ANSIED.GDB -- I still use the ANSI.SYS program on my desktop computer, and at times I even use Edlin, the original DOS editor. It's the only editor that can be driven by "script files", but its commands are definitely not intuitive. So on those rare occasions when I need to use Edlin or ANSI.SYS, I pop up this database containing information on how to use these programs rather than wade through several books searching for something I used to keep in my head.

I use the subset function to display the 23 records for the ANSI.SYS commands or the 18 records for the Edlin commands.

ANSIED.GDB Screen: Graphic

 The above screen shows the EDLN.ANS entry, which summarizes the use of ANSI.SYS to modify the arrow and function keys to perform editing tasks within Edlin. (This brings back memories of the "bad old days" when Edlin was the only editor in town.)

KEYCODE.GDB -- When I'm working with macros on the Palmtop or programming the keyboard on my desktop, there's often a need to find the scancode for a particular key. To do this I use the PROHLP.EXE program. However, if I'm looking at some Assembler code and see a reference to "B200", I could spend several minutes hunting and pecking until I figured out that it was code for the (CTRL)-(cc:MAIL) key combination. The KEYCODE .GDB file will let me look up any key on a standard, extended, or HP Palmtop keyboard. I'll start typing in "B200." If the speed search feature doesn't jump to the keycode, then I'll try the F4 Search function.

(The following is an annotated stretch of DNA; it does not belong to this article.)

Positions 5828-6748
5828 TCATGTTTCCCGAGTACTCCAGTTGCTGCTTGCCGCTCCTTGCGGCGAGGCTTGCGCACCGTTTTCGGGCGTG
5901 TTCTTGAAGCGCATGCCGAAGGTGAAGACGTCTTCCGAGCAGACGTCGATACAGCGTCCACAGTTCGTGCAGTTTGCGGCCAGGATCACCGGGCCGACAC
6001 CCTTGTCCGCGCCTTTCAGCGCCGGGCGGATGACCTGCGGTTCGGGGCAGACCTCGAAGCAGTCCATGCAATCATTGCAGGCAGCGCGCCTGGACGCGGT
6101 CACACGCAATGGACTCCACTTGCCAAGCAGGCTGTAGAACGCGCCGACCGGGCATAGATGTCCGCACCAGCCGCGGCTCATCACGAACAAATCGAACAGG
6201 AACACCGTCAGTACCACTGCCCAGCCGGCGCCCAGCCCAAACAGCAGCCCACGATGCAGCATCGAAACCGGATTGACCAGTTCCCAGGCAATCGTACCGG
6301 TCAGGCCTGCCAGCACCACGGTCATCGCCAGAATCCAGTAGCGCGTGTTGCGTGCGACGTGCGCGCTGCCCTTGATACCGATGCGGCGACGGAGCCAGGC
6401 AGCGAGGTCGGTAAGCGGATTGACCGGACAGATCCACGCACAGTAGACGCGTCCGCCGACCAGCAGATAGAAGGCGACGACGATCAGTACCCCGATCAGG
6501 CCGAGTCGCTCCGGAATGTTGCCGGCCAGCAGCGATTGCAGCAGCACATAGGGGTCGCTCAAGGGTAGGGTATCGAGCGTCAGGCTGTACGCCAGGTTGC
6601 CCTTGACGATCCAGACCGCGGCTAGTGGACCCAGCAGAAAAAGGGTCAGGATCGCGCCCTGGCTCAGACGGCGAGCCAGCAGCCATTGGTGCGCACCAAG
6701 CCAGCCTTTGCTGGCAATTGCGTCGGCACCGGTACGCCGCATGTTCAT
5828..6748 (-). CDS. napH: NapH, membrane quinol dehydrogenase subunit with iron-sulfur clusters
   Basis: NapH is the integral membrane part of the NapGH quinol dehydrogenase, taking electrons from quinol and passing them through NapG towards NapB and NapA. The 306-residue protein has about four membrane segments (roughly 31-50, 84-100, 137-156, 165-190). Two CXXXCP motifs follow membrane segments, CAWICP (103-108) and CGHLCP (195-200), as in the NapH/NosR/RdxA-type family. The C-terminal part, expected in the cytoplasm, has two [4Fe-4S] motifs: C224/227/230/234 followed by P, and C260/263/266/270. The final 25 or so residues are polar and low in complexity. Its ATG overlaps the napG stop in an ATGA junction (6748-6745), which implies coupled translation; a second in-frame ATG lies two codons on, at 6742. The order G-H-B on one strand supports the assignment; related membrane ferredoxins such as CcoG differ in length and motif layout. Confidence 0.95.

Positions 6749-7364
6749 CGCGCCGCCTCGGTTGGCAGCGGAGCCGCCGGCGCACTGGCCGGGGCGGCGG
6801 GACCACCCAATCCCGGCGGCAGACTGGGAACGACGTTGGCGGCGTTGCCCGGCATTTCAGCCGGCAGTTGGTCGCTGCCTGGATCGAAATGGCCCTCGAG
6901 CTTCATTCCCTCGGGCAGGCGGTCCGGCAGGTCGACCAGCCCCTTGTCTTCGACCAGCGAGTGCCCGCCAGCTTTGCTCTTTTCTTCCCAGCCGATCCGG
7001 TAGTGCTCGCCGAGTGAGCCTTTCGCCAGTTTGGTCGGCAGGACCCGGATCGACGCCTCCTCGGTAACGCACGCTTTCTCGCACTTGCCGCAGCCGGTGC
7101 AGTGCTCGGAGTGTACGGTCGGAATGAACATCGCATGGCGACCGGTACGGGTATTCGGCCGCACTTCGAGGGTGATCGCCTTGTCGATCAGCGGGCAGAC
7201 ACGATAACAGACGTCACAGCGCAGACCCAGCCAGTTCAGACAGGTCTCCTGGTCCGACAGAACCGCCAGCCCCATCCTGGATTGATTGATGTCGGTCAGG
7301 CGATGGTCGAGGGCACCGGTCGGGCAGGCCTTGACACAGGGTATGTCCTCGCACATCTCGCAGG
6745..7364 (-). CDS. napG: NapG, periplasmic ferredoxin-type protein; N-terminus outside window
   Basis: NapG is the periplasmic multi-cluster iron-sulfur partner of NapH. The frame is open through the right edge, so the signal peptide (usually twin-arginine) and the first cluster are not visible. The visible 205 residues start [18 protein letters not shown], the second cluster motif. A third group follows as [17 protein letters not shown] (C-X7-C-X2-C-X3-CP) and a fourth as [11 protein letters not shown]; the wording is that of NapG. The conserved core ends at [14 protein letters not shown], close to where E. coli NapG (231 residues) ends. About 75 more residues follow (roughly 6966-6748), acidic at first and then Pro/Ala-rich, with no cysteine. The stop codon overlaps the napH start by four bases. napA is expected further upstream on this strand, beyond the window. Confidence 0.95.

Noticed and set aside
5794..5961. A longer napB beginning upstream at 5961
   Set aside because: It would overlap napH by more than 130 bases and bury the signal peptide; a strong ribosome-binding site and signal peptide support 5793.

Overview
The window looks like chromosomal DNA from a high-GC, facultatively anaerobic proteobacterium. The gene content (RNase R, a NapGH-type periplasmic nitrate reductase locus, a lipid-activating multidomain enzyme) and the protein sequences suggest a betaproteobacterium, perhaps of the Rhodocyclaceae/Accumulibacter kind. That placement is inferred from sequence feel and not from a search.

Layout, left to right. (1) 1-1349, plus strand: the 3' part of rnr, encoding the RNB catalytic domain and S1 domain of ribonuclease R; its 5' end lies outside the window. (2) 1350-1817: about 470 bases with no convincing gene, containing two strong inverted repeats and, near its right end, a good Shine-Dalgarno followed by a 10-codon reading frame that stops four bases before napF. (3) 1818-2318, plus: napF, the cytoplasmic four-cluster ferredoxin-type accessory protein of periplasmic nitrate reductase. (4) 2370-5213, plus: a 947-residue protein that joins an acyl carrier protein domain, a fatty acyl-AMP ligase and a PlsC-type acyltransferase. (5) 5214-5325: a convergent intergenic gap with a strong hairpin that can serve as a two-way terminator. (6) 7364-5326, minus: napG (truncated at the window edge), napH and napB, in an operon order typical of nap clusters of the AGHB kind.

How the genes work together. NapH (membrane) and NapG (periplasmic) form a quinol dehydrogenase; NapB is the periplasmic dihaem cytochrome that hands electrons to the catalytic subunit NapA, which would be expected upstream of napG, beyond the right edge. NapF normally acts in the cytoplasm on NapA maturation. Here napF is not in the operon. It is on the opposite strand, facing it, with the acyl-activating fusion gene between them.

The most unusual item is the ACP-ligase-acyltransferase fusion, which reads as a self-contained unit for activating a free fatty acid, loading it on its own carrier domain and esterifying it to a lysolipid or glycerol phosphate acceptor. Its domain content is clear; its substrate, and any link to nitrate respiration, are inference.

KEYCODE.GDB Screen: Graphic

BATIP.GDB -- The largest database file on my Palmtop is the one that contains all of the tips, traps, and techniques that I've come across in my 13 years of creating MS/PC DOS batch files.

It seems that I learn something new about DOS every week. When I do, I add it to this collection. There are currently 75 different "batch tips" in this 120K file.

BATIP.GDB Shows For Do Tips: Graphic

 Many of the tips and techniques in this database come from the pages of early BYTE and PC Magazine articles. The magazines have long since succumbed to age but the information lives on in the Palmtop's memory.

(Here's an interesting and possibly useful DOS trick I just picked up. At the DOS prompt type the following two command lines exactly as they appear:

echo off for %i in (/h/p/-/p/a/l/m/t/o/p) do echo %i

Press (ENTER) and see what happens. (Be sure and type ECHO ON and press (ENTER) to put things back to normal.)

SLVR_HLP.GDB -- One of the "programming languages" built into the HP Palmtops is the calculator language in Solver. The SLVR_HLP.GDB file contains 93 records listing all of the functions in Solver along with some helpful hints on using this math "engine." There are nine different subsets to help speed up the process of searching through the database.